Admist Calm and Chaos
Paramedic Malte’s impressions from our TSP in Mossul. Photos: Kenny Karpov
Bags are packed and bursting. There’s coffee and a windless 35°C, which we would come to think of as mellow. The department issuing entry visas for Mossul is closed over the weekend, but our “fixer and driver” found a way around it and so - together with our newest colleagues Kenny and Michael - we’re on our way to Mossul.
From checkpoint to checkpoint there’s more and more destruction. Incredibly, raging fights and reconstruction are happening almost simultaneously. When we arrived at the trauma stabilization point (TSP) we were lucky enough to catch a calm moment to get acquainted with the team and our new workplace. The first patients arriving at our TSP were victims of a chlorine gas attack. After providing first aid and stabilization measures, patients were sent to local hospitals. Not long after, four victims hit by a mortar attack and covered in shrapnel were brought to us. We faced unimaginable lacerations, burns and amputations.
The view from our TSP on the destroyed city of Mosul. Photo: Kenny Karpov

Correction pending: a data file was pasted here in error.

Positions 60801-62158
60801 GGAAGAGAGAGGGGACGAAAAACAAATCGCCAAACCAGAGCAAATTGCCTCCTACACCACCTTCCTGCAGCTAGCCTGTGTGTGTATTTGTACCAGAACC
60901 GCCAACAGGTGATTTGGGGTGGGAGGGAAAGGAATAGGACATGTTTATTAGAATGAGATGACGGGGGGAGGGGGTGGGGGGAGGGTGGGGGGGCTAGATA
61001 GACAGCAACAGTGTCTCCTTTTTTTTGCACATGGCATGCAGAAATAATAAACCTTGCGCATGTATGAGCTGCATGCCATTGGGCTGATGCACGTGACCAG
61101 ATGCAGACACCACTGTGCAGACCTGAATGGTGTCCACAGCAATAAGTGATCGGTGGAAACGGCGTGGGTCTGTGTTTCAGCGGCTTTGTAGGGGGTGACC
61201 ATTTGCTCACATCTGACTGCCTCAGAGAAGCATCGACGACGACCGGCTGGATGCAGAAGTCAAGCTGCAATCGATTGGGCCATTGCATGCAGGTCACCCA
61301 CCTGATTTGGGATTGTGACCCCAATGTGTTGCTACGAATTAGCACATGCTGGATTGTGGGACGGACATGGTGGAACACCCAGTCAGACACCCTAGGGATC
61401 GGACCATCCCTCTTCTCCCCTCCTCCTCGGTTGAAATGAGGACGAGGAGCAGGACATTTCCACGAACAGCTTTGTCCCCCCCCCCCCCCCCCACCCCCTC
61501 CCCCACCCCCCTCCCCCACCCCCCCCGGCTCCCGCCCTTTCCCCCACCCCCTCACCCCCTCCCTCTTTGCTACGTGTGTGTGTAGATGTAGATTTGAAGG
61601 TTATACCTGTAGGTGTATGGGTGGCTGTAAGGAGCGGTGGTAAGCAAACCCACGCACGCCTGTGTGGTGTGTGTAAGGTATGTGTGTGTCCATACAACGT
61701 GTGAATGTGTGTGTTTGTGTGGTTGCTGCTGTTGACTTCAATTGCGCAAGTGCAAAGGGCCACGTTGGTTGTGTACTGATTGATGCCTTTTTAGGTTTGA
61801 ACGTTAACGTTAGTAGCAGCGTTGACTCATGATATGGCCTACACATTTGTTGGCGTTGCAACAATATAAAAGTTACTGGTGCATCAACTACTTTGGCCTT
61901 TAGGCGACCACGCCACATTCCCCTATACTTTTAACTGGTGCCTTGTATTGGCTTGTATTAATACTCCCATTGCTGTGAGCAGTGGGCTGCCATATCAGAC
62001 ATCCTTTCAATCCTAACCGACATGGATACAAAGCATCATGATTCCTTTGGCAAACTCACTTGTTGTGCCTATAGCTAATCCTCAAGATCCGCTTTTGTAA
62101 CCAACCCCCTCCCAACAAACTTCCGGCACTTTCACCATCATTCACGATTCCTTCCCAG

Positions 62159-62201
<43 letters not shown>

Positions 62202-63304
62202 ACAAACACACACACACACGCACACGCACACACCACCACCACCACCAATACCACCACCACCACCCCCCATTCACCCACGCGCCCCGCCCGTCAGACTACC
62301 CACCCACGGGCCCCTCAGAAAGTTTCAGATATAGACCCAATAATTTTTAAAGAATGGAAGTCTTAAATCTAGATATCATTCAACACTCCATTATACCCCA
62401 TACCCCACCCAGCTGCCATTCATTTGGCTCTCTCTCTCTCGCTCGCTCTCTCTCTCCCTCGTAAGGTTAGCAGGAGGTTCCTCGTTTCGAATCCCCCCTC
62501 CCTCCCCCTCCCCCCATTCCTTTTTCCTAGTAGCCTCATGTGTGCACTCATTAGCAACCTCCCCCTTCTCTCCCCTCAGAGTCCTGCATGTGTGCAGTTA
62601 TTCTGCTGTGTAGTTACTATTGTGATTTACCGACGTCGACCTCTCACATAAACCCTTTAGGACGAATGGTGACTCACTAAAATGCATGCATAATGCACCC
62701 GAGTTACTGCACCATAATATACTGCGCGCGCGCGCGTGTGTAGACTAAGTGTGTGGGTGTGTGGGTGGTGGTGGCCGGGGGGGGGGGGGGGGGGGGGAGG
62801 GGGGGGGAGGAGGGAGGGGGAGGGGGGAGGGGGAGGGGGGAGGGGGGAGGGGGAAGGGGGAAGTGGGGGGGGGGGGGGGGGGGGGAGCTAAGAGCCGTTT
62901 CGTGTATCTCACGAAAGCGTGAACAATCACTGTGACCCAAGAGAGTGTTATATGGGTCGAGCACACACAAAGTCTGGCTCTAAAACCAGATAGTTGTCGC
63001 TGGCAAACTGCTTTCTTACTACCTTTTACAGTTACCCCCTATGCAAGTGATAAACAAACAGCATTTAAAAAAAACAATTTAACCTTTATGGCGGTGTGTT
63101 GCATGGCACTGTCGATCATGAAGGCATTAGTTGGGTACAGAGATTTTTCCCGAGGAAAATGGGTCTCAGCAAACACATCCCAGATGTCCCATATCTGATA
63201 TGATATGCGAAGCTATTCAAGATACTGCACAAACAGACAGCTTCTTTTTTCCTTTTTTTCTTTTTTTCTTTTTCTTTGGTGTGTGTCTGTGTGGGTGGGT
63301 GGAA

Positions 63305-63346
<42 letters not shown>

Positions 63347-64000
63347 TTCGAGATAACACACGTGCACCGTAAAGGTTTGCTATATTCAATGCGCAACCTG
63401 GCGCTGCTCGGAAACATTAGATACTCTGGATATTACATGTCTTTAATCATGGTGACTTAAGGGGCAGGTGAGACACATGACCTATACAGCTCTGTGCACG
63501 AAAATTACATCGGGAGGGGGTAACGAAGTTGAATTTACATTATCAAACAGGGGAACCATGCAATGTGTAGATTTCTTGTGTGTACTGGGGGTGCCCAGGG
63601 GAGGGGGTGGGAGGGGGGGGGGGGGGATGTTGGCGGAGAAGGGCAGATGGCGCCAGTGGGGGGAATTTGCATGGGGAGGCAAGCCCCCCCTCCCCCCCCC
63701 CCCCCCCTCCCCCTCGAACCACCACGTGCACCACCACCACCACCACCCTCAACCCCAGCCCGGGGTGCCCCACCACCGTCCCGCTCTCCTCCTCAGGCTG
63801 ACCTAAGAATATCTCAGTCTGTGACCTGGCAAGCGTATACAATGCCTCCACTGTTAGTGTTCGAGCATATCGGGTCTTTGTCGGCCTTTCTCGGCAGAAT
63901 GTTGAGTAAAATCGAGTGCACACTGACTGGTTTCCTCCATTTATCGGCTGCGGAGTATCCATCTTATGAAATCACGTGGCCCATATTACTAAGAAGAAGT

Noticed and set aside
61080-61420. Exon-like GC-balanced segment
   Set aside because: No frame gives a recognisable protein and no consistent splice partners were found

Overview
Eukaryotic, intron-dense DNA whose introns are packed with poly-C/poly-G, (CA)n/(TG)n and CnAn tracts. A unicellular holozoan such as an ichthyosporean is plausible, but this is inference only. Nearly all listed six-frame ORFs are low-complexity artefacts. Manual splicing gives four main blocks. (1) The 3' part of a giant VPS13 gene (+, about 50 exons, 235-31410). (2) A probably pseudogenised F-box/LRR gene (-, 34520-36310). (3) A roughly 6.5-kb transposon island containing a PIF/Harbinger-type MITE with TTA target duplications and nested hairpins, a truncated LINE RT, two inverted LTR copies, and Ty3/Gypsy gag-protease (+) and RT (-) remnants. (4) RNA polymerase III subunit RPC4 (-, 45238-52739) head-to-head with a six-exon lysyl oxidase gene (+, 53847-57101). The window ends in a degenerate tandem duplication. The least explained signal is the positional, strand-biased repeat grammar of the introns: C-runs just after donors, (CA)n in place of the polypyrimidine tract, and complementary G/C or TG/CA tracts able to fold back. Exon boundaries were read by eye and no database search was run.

War rears its ugly head
That night, our translator “Tiger” wakes me up, telling me a soldier showed up in our TSP. The others are sleeping, so I decide to get an overview together with Tiger. As it turned out, he fell from a roof but was otherwise stable. Tiger and I fixed him up and sent him to a hospital. Then, listening to music, I try to put myself to sleep again.
The next day, the Iraqi military launched a major offensive and our TSP was swamped with patients. Every hour new victims arrived, and on top of it, we were faced with infrastructural issues at our camp like flooding, a dysfunctional internet connection and a broken fridge, stripping us of cold drinks, which had been a small but essential boost to our morale.
While the internet and fridge could be fixed, we shouldn’t be so lucky on the medical front. We provided for two waves of people with major injuries, amongst them many adolescents and children. Despite our best efforts, we lost two children to their injuries, which was immensely hard on me.
Malte in the middle of the treatment of an injured woman. Photo: Kenny Karpov
At this point, the cruelty of war became apparent to me in full force. It was not some kind of natural disaster creating those injuries, but people committing these atrocities on other people. This day, we noted a lot more civilians among the victims than in the previous days. We were facing the massive machinery of war with our minimal equipment. And like every day we heard that all will be over in three days. Considering what we were seeing daily, thisline turned into a bad cynical joke.
We received a firm reminder to keep your safety equipment at hand, when there was an incident involving a drone right outside our camp: Shots were fired and people were yelling in Arabic, which we couldn’t understand. We considered taking the evacuation route away from the camp, but decided to wait and see for just a bit longer. Again, shots were fired. Then silence - we were safe.